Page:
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        The politics of drinking

October 19, 2010



Disgusting drinks: From the not-so-super to bad Buckie

Channel-hopping before retiring to bed last night I came across Britain’s Really Disgusting Drinks on BBC 3*. I don’t normally watch BBC3, obviously, but it’s so close to BBC4 and my finger kind of slipped.

It was surprisingly good. Presenter Alex Riley, a thin Michael Moore, started by dissing Coca-Cola’s vapid VitaminWater and finding out what really goes into mass-produced wines. Then he got to super-strength lager.

It’s hard to deny these drinks, at £1 a can from the offie and completely unadvertised, rely mainly on alcoholics for their sales topping £100m a year. And the big brewers Riley spoke to didn’t deny it. Well, they didn’t say much at all, really. What can you say.

I remember Carlsberg once tried to reposition Special Brew as an upmarket product by linking it to Winston Churchill. It was, in fact, first brewed to commemorate a visit by Churchill to Denmark in 1950. Whether Winnie managed to drink any between all the champagne and brandy isn’t recorded.

Anyway, it didn’t work. Probably not a clever idea to associate a ‘premium’ brand with a bipolar high-functioning alcoholic.

Back to the show. Riley had a good point. Super-strength lager cans have “Enjoy Responsibly” written on them, but they also tell you they contain 4.5 units of alcohol, in excess of the recommended daily limit.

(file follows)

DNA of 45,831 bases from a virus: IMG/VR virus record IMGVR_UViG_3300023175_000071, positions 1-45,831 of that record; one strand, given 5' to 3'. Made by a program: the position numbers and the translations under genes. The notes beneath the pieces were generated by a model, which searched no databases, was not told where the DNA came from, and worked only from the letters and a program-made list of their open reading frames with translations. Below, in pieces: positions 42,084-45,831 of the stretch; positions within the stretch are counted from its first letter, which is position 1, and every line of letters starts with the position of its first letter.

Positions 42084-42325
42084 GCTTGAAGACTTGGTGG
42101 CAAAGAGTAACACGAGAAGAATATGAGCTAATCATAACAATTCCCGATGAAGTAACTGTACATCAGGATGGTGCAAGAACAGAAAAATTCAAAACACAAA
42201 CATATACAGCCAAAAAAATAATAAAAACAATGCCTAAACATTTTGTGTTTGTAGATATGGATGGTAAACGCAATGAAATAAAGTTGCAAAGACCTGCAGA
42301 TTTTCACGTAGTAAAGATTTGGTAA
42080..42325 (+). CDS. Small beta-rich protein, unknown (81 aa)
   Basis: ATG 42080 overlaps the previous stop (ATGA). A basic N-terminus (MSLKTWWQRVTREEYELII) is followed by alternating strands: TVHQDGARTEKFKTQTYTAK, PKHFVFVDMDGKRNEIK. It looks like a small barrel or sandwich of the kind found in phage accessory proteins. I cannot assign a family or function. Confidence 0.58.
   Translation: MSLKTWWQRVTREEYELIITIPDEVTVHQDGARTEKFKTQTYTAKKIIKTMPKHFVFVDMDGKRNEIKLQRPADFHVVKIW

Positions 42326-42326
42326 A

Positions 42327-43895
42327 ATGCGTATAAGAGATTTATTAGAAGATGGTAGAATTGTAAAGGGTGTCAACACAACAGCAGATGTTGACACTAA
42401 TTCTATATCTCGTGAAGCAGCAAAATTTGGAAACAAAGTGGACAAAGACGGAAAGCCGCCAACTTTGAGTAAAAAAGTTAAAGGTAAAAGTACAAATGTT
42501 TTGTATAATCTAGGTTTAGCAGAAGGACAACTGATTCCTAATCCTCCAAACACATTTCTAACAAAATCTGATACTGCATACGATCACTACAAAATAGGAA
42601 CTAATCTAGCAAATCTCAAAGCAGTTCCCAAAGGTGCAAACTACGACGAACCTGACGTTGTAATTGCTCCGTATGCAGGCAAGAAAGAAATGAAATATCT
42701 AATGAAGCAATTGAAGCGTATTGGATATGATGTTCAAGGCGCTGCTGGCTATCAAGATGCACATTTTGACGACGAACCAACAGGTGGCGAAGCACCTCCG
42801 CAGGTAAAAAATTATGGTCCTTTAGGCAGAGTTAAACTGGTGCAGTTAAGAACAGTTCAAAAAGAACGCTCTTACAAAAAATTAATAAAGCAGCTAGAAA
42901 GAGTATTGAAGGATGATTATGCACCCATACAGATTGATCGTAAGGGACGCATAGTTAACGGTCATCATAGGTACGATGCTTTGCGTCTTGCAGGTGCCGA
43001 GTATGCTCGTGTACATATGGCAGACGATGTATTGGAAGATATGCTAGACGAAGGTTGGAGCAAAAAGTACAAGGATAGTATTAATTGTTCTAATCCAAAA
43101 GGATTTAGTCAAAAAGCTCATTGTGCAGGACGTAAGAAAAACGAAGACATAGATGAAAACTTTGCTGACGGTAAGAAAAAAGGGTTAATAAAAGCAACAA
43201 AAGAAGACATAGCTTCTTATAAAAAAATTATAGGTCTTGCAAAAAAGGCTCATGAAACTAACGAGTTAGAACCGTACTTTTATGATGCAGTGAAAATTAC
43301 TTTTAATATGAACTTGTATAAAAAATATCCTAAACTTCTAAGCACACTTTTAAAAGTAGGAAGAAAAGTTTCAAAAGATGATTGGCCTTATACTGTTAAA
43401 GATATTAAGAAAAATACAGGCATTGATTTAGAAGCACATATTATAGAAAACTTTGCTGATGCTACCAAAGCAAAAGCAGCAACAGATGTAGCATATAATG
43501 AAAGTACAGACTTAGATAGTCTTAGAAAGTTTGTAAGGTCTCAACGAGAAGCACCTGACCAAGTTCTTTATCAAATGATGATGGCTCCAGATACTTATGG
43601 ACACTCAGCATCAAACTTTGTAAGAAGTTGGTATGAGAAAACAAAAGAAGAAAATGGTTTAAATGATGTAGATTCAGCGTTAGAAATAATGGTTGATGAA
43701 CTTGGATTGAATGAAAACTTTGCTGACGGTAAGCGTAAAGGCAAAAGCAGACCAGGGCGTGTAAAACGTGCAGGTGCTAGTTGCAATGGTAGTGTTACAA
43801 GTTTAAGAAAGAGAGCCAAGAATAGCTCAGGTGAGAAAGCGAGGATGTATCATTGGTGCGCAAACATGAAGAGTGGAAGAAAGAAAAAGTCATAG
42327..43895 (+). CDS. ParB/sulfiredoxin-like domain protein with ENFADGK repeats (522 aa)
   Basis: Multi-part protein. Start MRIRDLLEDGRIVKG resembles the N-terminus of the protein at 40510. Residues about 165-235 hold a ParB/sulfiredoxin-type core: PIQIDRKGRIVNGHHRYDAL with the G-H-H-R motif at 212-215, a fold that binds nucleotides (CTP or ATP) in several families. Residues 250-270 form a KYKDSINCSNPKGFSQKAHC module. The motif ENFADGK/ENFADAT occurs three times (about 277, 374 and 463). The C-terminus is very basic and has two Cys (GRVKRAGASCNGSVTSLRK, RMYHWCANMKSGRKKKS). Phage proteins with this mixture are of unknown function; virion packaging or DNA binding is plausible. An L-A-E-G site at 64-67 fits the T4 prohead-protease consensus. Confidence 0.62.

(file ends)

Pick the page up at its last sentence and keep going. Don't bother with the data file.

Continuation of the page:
Clutching his Special Brew Riley rang a cheery woman on the end of the Carlsberg advice line.

“What should I do? Should I drink a bit of it and chuck the rest down the sink?”

“Ooh, I wouldn’t waste your money,” she chirped, I think meaning you shouldn’t have bought the stuff in the first place, it’s not for you, silly.

Riley also speaks to a street alcoholic for the consumer view, which is great. There should be more of this. Why shouldn’t they have a say?

Biggest wince, apart from when they unnecessarily slapped a bloated green liver on the table, was the interview with Portman Group chief David Poley. There really wasn’t anything he could say. He sat there looking like a 14-year-old who’s been caught red-handed in the drinks cabinet just wishing everyone would go away and leave him alone.

As I’ve written before, I’m not sure going after the super-strengths is the answer to the drink problem, but if the drinks industry could steel itself to being more honest and less defensive we might get somewhere.

Finally, Riley turned to what he termed “the most disgusting drink of all”, Buckfast Tonic Wine, made by English monks to sell to the Scots.

Why’s it called ‘tonic’? he wondered. I can tell him. It goes back to the days when quacks laced drinks with stimulants and amphetamines to ‘pep’ you up. Coca-Cola was one, when it had real cocaine in it.

Buckie, as its adherents call it, is a 15% ABV sickly sweet wine dosed with as much caffeine as there is in six cups of coffee. Not only does this offset the sedative effects of the alcohol but it causes anxiety, edginess.

I recognise the symptoms from having once drunk vodka Red Bull. Mild-mannered me turned paranoid and aggressive. I’m probably over-sensitive to caffeine. Two cups of tea a day is my limit. In any case I’ve haven’t gone near Red Bull since. Conveniently, because of that sweet, artificial, weird strawberry smell I can’t get to within 10 yards of it.

They are talking about banning alcohol-caffeine drinks, both over here and in the States. I’m not in favour of banning anything, but selling alcohol is a privilege and it does come with rules and regulations. Is there a way of restricting the amount of caffeine you can put in an alcoholic drink? There is already a cap on caffeine levels in other drinks so I don’t see why not.

Meanwhile the Buckfast Benedictines are building an extension to cope with soaring demand. You wouldn’t think it of monks, would you? There again…

*Watch it here

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